11 January 2018

The Giannini sextuplets

The multiple birth that made history

Rosanna Gemelli and her babies featured on  the cover of Gente magazine each year
Rosanna Giannini and her babies featured on
 the cover of Gente magazine each year 
History was made on this day in 1980 when a schoolteacher from the Casentino valley in Tuscany gave birth to sextuplets in a hospital in Florence.

The babies – four boys and two girls – delivered between 4.17am and 4.22am at the Careggi Hospital, on the northern outskirts of the Tuscan capital, grew to become the first sextuplets in Europe to survive beyond infancy and only the second set in the world.

Their arrival turned the Gianninis - mum Rosanna and dad Franco - into instant celebrities and their house in Soci, a village in the municipality of Bibbiena, 60km (37 miles) east of Florence, was besieged by the world’s media, seeking pictures and interviews.

In Italy, the event was celebrated with particular enthusiasm, heralded as the good news the nation craved after a particularly difficult year marked by a series of catastrophes, including the Ustica plane crash, the bombing of Bologna railway station and the Irpinia earthquake.

The family eventually signed an exclusive deal with the best-selling Italian magazine Gente for access rights.  Photographs of the children appeared around the time of their birthday for a number of years and features were written by the magazine’s leading journalist, Achille Mezzadri, who would later ghostwrite Rosanna’s autobiography, Vivere con sei gemelli – Living with sextuplets.

The couple – Rosanna was 29 and Franco 30 – faced uncharted territory in raising six babies simultaneously and faced enormous bills, too, first needing to find a house that would accommodate them all.

The sextuplets made the cover of Gente when they began to attend school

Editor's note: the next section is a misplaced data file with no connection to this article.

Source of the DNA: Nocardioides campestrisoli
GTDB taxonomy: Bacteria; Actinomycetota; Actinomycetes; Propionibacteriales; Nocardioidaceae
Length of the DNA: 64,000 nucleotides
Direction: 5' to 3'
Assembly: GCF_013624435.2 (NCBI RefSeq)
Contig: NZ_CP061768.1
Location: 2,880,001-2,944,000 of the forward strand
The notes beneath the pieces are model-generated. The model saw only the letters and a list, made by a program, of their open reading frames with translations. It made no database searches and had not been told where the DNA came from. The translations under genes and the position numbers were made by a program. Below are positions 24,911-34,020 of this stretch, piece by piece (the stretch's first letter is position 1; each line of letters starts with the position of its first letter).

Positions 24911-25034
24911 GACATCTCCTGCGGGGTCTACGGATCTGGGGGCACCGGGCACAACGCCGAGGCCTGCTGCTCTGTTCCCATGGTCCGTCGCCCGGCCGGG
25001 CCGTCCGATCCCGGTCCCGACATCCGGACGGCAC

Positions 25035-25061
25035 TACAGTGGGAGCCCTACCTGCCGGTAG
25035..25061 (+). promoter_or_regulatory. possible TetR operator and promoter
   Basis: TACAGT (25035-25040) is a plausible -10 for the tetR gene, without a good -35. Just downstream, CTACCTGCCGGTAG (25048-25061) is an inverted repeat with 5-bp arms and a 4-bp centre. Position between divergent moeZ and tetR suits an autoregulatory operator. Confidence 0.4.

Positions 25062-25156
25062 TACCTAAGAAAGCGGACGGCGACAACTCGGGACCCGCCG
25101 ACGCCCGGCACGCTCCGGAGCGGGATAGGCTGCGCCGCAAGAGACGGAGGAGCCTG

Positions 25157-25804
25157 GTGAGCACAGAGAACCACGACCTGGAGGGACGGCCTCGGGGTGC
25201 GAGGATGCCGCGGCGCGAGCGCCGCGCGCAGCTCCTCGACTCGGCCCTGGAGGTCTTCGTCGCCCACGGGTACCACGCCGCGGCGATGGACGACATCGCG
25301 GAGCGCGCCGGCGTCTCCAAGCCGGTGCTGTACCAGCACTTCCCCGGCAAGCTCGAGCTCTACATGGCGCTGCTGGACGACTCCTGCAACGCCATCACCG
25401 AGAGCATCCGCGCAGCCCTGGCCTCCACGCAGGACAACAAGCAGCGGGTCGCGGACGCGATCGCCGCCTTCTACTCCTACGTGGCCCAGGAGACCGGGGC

The sextuplets made the cover of Gente
when they began to attend school
They received help from the Tuscan regional government, while Rosanna’s revelation that she had to wash at least five loads of clothes every day prompted a major detergent company to propose a television advertising campaign for their products featuring the Giannini family.

The multiple pregnancy came about after Rosanna, desperate to start a family with Franco after being married in 1976, had been given hormone treatment after fearing she was entering an unnaturally early menopause.

She became pregnant in April 1979 but after feeling unwell during a particularly hot summer that year she was admitted to hospital for tests.  There she underwent an ultrasound scan and was astonished when the nurse carrying out the scan told her she was expecting twins, then spotted the third, fourth, fifth and sixth babies.

Her gynaecologist told her to keep her news a secret to avoid media attention ahead of the event but once the babies arrived there was no keeping it quiet.  By an amazing coincidence, the only other surviving sextuplets in the world at that time had been born in South Africa on January 11, 1974.